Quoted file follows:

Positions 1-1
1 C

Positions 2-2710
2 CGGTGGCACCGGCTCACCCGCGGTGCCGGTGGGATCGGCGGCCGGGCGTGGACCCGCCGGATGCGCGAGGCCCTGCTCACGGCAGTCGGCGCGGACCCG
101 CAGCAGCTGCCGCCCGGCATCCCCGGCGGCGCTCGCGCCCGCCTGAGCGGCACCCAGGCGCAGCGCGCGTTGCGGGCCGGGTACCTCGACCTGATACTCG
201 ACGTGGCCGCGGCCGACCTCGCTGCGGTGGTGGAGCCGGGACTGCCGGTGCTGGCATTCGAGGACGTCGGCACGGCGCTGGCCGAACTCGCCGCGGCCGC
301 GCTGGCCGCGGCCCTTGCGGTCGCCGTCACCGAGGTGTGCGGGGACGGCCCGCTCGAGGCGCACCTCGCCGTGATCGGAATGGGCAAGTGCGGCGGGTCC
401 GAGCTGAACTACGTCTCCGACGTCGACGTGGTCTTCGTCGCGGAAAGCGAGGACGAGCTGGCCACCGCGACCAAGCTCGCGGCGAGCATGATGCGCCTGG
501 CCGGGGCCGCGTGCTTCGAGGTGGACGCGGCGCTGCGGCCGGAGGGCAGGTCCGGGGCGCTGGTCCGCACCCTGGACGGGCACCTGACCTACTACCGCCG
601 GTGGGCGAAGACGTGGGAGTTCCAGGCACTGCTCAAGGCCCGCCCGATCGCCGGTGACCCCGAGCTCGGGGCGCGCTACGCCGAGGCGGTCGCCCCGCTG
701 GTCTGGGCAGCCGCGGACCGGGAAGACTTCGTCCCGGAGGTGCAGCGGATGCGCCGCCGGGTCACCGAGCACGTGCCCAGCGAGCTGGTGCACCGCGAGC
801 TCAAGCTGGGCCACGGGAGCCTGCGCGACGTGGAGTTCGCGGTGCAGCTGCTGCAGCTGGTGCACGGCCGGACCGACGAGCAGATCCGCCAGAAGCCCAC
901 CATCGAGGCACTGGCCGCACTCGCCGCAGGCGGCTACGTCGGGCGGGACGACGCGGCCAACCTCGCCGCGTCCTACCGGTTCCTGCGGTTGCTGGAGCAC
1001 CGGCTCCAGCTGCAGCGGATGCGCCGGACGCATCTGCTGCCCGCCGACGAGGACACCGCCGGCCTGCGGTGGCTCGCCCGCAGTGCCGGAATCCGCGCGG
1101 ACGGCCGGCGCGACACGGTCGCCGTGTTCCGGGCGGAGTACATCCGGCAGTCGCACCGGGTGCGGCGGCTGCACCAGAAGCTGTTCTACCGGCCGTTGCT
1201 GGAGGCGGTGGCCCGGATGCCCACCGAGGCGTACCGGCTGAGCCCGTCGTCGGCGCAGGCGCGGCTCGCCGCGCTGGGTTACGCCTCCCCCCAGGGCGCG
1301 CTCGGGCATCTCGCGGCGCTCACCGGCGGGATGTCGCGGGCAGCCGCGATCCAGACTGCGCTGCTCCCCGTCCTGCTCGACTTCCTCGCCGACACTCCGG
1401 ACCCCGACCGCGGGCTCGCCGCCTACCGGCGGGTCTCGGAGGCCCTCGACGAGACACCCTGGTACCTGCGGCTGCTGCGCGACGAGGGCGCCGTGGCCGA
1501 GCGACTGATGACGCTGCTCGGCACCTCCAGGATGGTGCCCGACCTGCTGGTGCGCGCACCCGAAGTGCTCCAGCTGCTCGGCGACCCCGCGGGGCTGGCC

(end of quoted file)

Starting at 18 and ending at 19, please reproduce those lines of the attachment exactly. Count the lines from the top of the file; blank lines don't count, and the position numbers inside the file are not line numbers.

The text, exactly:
1401 ACCCCGACCGCGGGCTCGCCGCCTACCGGCGGGTCTCGGAGGCCCTCGACGAGACACCCTGGTACCTGCGGCTGCTGCGCGACGAGGGCGCCGTGGCCGA
1501 GCGACTGATGACGCTGCTCGGCACCTCCAGGATGGTGCCCGACCTGCTGGTGCGCGCACCCGAAGTGCTCCAGCTGCTCGGCGACCCCGCGGGGCTGGCC